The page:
One charge against Sanders by the likes of Paul Krugman that I just could not abide—there were others, but this post is about this one—was that while Clinton was actively soliciting campaign funds for the Democratic Party to use for down-ballot candidates, Sanders was not.  In a post here about that a couple of weeks ago I pointed out that Sanders and his campaign will be playing a large role both in soliciting campaign funds from ordinary individuals for down-ballot campaigns—especially congressional campaigns—simply through ActBlue.com’s huge database of Sanders donors, and that in fact those solicitations already had begun.  ActBlue.com is the organization that Sanders donors use to make their donations.

I also said that Sanders will play a large part in garnering support for Senate and House candidates simply by noting as he campaigns with candidates that he remains a senator and he, Elizabeth Warren and the other few real progressives in Congress need a Democratic-controlled Congress for their policy proposals to get heard in Congress.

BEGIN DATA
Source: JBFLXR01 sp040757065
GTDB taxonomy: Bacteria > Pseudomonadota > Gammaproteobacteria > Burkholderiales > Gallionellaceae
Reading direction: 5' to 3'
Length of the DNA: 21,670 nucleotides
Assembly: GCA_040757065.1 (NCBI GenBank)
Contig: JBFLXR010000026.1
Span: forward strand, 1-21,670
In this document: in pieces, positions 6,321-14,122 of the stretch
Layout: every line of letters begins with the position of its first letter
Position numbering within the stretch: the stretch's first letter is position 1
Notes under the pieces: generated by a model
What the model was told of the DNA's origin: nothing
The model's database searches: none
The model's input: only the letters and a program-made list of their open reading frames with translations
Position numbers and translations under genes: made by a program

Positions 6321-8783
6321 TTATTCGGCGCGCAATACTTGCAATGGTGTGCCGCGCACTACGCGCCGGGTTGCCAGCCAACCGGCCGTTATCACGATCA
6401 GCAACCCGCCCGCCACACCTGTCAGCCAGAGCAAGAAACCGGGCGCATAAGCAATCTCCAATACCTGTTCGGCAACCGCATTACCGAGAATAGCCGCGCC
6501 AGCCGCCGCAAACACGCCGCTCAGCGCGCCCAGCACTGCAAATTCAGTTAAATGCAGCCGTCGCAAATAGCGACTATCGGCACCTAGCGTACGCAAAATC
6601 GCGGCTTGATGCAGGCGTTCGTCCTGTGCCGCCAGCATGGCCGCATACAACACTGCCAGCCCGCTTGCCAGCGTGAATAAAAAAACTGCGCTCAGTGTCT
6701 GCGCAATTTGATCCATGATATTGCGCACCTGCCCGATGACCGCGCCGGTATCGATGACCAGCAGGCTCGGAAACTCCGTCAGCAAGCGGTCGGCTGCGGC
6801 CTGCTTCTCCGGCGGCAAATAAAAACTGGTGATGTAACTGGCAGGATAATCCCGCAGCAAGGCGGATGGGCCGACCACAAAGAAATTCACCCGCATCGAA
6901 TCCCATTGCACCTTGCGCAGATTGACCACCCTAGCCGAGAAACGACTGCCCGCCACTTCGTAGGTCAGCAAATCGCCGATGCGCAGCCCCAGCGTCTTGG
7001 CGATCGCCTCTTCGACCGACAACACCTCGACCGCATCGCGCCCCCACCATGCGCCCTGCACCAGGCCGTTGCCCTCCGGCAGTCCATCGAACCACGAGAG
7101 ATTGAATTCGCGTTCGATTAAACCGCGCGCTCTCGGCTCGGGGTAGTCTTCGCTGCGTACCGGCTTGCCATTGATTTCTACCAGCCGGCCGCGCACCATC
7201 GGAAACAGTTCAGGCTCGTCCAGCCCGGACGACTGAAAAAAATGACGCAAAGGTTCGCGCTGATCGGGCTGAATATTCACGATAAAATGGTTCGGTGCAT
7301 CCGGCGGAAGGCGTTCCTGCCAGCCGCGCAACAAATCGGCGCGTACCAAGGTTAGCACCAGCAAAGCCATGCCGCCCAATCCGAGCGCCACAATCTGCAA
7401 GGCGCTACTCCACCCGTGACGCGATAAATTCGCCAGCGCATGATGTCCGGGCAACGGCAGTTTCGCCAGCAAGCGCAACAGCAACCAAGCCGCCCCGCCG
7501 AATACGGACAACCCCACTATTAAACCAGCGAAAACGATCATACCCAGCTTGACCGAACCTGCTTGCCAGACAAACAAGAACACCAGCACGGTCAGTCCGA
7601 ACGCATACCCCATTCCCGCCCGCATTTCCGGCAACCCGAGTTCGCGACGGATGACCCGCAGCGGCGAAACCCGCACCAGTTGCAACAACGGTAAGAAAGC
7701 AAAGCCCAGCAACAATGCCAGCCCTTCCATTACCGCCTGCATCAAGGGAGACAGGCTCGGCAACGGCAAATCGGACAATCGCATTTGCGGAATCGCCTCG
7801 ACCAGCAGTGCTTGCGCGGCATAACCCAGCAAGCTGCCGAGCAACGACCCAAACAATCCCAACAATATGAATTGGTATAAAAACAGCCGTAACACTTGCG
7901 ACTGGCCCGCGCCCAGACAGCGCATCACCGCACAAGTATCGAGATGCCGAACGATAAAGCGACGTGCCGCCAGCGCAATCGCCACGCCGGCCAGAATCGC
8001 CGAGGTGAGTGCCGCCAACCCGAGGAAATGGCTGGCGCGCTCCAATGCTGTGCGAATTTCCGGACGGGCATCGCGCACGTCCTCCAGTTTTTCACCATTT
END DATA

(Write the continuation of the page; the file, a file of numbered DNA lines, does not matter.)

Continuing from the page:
Today I received this email message:

Beverly —

As Democrats, we believe that no one who works hard every day should have to live in poverty because they’re paid a minimum wage that’s too low. We know that climate change is a challenge we must confront. We believe no young person should have to spend so much on a college education that they end up shackled by years of debt.

And we know that we can never, never allow Donald Trump to become President of the United States.

Will you donate $3 or more today to help keep that from happening and to elect Democrats who will fight for everything we believe in?